“I said it; therefore, it shall be so!”
Believe it or not, quite a few people have that mindset. Once their edict, their words, leave their mouth they expect immediate action and are often surprised when the action does not mirror the expected outcome. Poor or incorrect action or no action at all, is often what they get.
“Not me. Then who? Couldn’t be. Then you.” Do you remember being scolded as a child? A one-way verbal reprimand by someone who you may or may not have respected versus the lessons learned because someone familiar or not gave you an opportunity to ask “why?” How did that feel and is that feeling any different now that you’re an adult?
People seem to have forgotten or never understood that effective communication is a dialogue and not a monologue. They have forgotten or never knew the basic principles of effective communication involves the ears, the eyes, and the mouth and that they are not mutually exclusive. They have forgotten or choose to ignore what’s required for effective communication.
So let’s review. Effective communication starts with a logical thought process, a communication plan that directs the imparting or exchange of information. Often a lot of hours and energy are required for this. Other times not, “There are doughnuts in the break room!” A good communication plan starts with what will be talked about first. (1) Why are we here? Jumping into the details without first setting the tone, explaining the “why” gives the listener permission to tune you out based on the excuse they didn’t know what you were talking about. (2) Create a plan of action. Be sure to outline who, what, when, where and how as you deem appropriate. (3) Allow time for questions to reinforce what was said, clarify terms and expand on ideas. “Whether you’re talking to one person or one thousand, it’s just that simple”, says Sheila Lee, President/CEO of Sheila Lee & Associates, LLC – Learning Everywhere®.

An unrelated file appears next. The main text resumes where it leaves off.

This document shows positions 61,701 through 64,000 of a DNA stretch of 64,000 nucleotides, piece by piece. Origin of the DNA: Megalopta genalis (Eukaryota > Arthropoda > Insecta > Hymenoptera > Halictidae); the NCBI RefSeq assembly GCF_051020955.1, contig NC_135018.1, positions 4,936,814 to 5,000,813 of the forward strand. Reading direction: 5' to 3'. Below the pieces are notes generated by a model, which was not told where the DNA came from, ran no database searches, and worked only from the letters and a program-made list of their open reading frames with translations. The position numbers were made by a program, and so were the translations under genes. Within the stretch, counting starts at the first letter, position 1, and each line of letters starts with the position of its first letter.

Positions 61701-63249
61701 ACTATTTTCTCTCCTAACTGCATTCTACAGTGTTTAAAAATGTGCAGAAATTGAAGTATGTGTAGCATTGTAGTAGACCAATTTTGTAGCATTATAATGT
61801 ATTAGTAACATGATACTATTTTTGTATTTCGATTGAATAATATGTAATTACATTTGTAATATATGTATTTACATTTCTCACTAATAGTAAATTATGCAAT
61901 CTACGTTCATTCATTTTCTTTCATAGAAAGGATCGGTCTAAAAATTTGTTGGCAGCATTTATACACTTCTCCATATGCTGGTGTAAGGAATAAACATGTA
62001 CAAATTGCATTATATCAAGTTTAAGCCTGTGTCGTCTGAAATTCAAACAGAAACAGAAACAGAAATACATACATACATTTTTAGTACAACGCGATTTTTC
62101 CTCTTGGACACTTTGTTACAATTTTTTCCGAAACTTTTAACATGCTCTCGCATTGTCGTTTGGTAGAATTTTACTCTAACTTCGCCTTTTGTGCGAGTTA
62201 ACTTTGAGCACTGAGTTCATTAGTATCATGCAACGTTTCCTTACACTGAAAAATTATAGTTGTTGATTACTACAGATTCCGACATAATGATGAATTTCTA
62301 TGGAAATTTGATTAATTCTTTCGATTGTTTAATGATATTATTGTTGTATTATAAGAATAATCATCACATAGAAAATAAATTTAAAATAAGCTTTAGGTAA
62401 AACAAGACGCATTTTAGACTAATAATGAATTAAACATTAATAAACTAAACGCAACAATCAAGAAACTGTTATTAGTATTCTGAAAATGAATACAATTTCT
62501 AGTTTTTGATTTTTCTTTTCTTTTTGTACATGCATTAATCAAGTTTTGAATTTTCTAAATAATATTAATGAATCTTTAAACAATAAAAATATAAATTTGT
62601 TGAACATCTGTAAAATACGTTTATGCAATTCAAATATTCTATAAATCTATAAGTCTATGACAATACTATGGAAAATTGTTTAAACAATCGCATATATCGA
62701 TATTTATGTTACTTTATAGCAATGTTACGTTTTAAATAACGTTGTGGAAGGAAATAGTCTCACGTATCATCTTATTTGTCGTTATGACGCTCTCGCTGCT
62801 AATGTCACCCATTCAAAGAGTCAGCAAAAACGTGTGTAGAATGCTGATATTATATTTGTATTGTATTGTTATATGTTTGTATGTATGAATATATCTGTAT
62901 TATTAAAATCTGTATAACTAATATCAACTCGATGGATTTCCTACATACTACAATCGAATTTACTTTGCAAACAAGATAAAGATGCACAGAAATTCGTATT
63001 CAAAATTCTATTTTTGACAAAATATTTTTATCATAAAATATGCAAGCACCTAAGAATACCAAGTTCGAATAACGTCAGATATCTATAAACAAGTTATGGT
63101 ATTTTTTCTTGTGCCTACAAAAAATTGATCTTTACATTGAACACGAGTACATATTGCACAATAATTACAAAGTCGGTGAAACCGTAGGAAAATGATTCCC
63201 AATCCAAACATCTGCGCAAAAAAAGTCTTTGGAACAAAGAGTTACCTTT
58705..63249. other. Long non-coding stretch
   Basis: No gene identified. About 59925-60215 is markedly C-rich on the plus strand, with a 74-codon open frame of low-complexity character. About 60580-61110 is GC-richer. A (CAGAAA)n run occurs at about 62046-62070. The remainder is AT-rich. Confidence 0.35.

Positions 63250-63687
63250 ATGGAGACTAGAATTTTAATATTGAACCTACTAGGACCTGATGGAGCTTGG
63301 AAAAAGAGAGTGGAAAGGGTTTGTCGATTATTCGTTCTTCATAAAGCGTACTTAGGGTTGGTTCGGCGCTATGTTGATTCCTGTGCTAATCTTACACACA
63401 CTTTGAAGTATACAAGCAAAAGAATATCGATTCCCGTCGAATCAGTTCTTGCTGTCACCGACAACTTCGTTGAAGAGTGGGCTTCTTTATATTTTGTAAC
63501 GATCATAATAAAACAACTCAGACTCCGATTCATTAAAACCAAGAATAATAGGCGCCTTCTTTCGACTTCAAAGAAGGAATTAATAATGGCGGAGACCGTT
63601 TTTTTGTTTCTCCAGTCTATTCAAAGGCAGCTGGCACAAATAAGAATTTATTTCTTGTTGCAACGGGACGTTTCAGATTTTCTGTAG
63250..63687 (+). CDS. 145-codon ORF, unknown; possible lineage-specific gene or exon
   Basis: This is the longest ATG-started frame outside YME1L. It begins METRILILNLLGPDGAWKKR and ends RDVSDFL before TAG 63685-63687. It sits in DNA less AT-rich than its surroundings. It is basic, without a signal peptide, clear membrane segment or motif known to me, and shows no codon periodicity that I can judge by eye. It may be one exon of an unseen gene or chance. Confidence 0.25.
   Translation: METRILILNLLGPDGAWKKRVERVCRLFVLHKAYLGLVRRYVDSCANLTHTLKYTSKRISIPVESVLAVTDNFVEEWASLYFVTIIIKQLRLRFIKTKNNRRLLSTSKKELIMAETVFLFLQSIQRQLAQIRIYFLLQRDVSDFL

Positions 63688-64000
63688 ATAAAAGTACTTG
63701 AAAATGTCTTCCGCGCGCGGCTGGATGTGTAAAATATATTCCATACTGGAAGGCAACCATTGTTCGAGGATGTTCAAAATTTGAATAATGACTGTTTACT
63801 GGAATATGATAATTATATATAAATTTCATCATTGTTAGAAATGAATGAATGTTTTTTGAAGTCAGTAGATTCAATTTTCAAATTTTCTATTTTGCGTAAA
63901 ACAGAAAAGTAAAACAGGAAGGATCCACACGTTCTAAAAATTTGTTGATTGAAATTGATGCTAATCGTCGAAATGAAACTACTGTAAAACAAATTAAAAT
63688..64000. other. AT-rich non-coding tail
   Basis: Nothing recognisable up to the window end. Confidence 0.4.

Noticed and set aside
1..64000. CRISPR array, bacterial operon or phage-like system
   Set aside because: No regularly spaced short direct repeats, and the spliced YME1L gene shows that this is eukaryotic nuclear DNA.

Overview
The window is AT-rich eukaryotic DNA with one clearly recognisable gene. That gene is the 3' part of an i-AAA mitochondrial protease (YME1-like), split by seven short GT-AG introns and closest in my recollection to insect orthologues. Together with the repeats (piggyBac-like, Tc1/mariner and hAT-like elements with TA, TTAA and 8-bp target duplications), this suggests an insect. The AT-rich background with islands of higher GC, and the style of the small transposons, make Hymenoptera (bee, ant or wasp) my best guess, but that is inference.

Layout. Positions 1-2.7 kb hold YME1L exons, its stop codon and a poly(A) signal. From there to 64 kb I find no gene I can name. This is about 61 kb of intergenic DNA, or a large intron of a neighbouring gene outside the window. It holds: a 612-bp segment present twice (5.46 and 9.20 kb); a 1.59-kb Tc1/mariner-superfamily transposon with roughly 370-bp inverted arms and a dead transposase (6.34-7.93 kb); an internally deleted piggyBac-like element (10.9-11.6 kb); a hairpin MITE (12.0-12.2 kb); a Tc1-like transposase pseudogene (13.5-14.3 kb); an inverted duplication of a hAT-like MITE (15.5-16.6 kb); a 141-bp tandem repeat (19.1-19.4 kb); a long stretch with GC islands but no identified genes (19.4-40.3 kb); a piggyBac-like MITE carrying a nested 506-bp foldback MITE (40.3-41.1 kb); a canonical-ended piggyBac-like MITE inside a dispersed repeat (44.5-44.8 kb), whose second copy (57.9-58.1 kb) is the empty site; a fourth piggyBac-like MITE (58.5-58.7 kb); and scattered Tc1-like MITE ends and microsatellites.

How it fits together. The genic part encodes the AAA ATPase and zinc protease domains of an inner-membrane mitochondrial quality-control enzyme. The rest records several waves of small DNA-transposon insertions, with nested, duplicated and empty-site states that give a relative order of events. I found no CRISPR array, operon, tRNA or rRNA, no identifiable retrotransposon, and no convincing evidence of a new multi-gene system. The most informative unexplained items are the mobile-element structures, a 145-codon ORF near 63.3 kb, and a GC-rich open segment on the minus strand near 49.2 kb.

Remember to take into account what is said as well as what is not said, the position of authority and body language of the speaker. When someone, who you respect and admire, is speaking passionately as emphasized by their tone, hand gestures and proximity to you, you are more inclined to give them your attention. As opposed to someone who is communicating from a distance, dispassionate or untrustworthy.
Allow for the active participation on the part of the listener. When allowed to speak too, it provides an opportunity to compare and contrast what is being said with their personal experience. It also reinforces their understanding of what they heard.
Put the listener first because effective communication starts with the listener more so then the message to be delivered or by whom. What is the preferred manner of communication? Is the voice, tone, and pace easy and comfortable for the listener to understand? Are questions, that will permit clarification, allowed? Are suggestions welcomed?
In a Learning Everywhere® “Effective Communication” training environment these are the questions that will be asked and answered by each learner. The return on investment (ROI) is an increased ability to effectively articulate vision and mission, conducting effective presentations, improving team communication, and facilitating change.
“Effective Communication” course objectives include:
- Understand the effects of compliance based communication.
- Identify dynamic communication skills.
- Assess sensitivity of the subject matter.
- Create a communication plan for optimal receipt of the message.
- Develop strategies for discussion, and compromise to reach a mutual understanding.
Learning Everywhere® is a seasoned international training company that expertly leads competency based formal training sessions for large and small groups. These sessions are comprised of participants ranging from front-line employees to senior level executives in the public and private sectors. Our training facilitators have extensive experience and impressive credentials and understand the value of taping into the learners as a resource. By engaging participants in active discussions, our team will build relevance and meaning, thereby enhancing retention and maximizing the likelihood that skills learned in the classroom are applied back in the workplace. Participants will enter into conversations, debate and disagree, raise new questions, and discuss consequences. Different personalities, voices, values, and approaches will spark interest, and these contrasting viewpoints will encourage more active class participation and independent thinking from all learners.